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Elddop Dean Brown , July 14th, 2014 02:01

In recent years the core focus of Southern Lord Records has shifted away from doom metal of the bowel-vacating variety to house a mongrel mix of d-beat-driven hardcore and crust; the kind of music close to the heart of label boss Greg Anderson, whose punk past prior to his time in Goatsnake and the mercurial Sunn O))) must not be overlooked. As a consequence of changing course, Southern Lord has gathered a host of grisly artists under the one stable (Nails, Hessian, Black Breath, All Pigs Must Die, The Secret) and, more recently, provided an outlet for folks to discover the music of forgotten hardcore punk bands who never really got their due (Bl'ast, Electric Funeral, Poison Idea).

All of this has been great for the back-patched punter, as the quality of the music released by Southern Lord has rarely been found lacking. Most albums range from solid to truly excellent. But from the viewpoint of each band on Southern Lord – notwithstanding the fact that this label always seems to treat its artists with respect – there is always a risk of being lost in the promo shuffle because of the close stylistic proximity of Southern Lord's current acquisitions. Therefore, there is an essential need for each crust/blackened hardcore band on that label to work harder to distinguish themselves from the rest of the wolves clawing at your door, vying for your hard-drive space and your sadistic yearnings for terminal tinnitus. (In fact, because of the mind-numbing volume of music released on a daily basis, the need to work harder to stand out rings true for all bands, regardless of the genre they're awkwardly wedged into or what label they're on).

Southern Lord's Swedish wrecking-crew Martyrdöd have done enough to separate themselves from the crust-pack over their decade-plus existence. By combining the raw intensity and hardcore punk ethos of Käng forbears Anti Cimex and Totalitär with the twin-guitar attack of classic rock and the epic Scandinavian metal of Bathory, the independence borne from this blend of influences and the overall ambition of Martyrdöd – who boast members of Agrimonia, Skitsystem, and Miasmal – has never been in dispute. With their politically-charged 2012 debut for Southern Lord, Paranoia, Martyrdöd managed to announce themselves to a larger, albeit still underground audience. The album was well received by critics and crust fans alike; its incendiary spirit and ever-increasing melodic mindfulness proved to be salacious bedfellows. As a result, there's greater anticipation surrounding Martyrdöd's new album, Elddop, than on any of their previous four full-length albums. And unsurprisingly, Elddop proves itself to be just as good, if not better, than its predecessor(s).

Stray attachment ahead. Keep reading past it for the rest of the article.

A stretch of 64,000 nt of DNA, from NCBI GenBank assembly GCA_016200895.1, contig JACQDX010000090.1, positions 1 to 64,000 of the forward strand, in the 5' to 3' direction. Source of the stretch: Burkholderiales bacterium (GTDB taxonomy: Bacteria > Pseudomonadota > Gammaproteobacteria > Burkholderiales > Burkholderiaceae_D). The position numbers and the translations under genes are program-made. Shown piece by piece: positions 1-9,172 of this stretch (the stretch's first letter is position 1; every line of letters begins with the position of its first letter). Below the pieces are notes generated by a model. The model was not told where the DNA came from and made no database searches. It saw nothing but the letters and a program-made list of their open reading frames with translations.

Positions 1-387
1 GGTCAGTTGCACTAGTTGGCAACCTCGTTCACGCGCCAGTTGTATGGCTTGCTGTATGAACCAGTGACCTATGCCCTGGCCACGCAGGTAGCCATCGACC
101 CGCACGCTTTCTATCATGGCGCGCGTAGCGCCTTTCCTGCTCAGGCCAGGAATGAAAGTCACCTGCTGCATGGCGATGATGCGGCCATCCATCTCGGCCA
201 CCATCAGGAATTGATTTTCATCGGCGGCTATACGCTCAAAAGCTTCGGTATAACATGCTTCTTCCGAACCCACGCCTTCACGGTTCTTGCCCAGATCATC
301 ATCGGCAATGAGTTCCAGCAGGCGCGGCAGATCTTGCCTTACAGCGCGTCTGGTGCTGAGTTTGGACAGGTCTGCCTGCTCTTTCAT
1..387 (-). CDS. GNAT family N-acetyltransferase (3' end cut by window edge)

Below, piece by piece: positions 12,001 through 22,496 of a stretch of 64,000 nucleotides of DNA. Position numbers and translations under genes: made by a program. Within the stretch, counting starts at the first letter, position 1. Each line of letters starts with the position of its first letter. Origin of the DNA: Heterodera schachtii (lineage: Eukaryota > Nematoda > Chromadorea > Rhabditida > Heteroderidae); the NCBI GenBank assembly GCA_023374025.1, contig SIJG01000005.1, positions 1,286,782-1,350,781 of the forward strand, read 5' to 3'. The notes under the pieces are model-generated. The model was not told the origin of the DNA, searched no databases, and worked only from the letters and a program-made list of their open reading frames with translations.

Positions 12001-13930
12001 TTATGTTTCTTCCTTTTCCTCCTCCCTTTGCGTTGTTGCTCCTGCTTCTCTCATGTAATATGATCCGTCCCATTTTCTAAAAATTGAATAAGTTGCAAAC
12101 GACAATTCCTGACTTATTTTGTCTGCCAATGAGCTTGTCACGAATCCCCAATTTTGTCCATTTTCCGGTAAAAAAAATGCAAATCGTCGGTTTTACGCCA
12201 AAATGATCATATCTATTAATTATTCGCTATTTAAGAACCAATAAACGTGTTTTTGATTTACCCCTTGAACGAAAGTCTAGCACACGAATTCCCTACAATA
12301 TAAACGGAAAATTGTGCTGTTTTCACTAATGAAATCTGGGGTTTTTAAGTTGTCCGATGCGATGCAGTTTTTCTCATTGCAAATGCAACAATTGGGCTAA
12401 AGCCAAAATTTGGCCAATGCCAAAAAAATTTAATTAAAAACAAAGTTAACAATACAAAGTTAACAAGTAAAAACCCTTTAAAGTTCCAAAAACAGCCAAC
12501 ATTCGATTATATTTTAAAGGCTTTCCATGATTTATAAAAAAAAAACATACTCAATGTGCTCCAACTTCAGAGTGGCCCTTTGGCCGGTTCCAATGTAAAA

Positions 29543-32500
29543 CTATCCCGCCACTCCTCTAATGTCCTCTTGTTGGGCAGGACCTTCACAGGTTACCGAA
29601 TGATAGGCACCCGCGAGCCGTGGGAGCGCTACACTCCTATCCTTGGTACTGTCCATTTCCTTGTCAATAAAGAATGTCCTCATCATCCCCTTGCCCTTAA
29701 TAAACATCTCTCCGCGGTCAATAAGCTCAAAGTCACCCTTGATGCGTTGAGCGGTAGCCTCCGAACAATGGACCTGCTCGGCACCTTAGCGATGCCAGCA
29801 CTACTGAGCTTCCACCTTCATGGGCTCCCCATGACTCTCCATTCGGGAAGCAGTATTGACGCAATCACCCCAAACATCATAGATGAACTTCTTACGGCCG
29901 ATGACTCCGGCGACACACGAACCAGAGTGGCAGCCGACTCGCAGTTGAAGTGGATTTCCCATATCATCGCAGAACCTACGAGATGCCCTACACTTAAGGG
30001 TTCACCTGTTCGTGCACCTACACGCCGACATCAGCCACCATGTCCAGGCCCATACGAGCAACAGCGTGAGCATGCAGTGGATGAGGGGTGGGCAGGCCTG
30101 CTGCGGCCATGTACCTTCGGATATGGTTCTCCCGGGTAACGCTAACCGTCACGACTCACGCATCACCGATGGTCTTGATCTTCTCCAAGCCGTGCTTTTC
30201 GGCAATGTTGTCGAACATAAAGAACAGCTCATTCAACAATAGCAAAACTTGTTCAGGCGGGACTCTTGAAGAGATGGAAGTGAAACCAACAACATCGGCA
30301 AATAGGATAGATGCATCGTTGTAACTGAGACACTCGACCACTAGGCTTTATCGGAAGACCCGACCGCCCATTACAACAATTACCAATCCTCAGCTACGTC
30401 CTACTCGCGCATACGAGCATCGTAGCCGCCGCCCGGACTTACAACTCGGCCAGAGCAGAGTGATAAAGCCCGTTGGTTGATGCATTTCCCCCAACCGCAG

For their second consecutive release for Southern Lord, Martyrdöd have gone with producer Fredrik Nordström, who has worked with the likes of At The Gates, Arch Enemy, In Flames, and Opeth in the past. What Nordström brings to Elddop is his ability to gleam the grandstanding guitar harmonies without losing the grime necessary to keep the music within the aesthetics of crust. Additionally, the positioning of guitarist Micke Kjellman's scalding screams –right at the very forefront of the band's barrelling barrages– bolsters Martyrdöd unwavering underground stance. At times, Kjellman's vicious vocalisations are intentionally in contrast with the music, but such juxtaposition makes songs like the dynamic and deadly opener 'Nödkanal' and the classic rock heroism of 'Prästernas Tid' so exciting.

However, that's not to say that Martyrdöd are any less interesting when they just go straight for the jugular; all untamed howls, hacking chords and crashing d-beats, as heard on Elddop's direct crust contingent: 'Tentakler', 'Slavmanual', 'Skum På Världens Hav', 'Skeg'. It's just that Martyrdöd succeed because they refuse to repeatedly tread this well-worn path and instead cleverly vary the attack with the more dynamic tracks on the album. For example, 'En Jobbig Jävel's central turbo-riff revs threateningly and works brilliantly with the propulsive punk beats, giving the song the same uncontrollable burst of speed as the album's thrilling title track. While 'Synd' begins at a slower tempo, the guitars emitting smoky leads which then solidify into the kind of energetic thrash that Metallica failed to summon on Death Magnetic, though the song returns to the familiar Martyrdöd sound swiftly thereafter.

'Synd' isn't the only song to evoke Metallica however. As the high point of Elddop, 'Martyren' is a predominantly instrumental track steeped in the same neo-classical style as 'Orion', or the beginnings of 'Battery' or 'Fade To Black', although with an added Scandinavian bent to the regal guitar progressions. Indeed, 'Martyren' may be the most important song Martyrdöd have ever written. Its progressiveness may be an indicator of where this band will go in the future; its classicism complements the primal side of their sound like no other, showing the ambitious musicality that separates this band from their breed. So don't be fooled by Elddop's simplistic cover: this is no pretty indie rock album. Elddop is 21st century crust created by seasoned musicians who have studied and practiced the genre from the ground up and therefore know exactly what is essential to expand upon its creed. And if there is any justice in underground metal, Elddop will be the album that finally takes Martyrdöd to the next level, while the rest of the crusty conservatives play catch-up.

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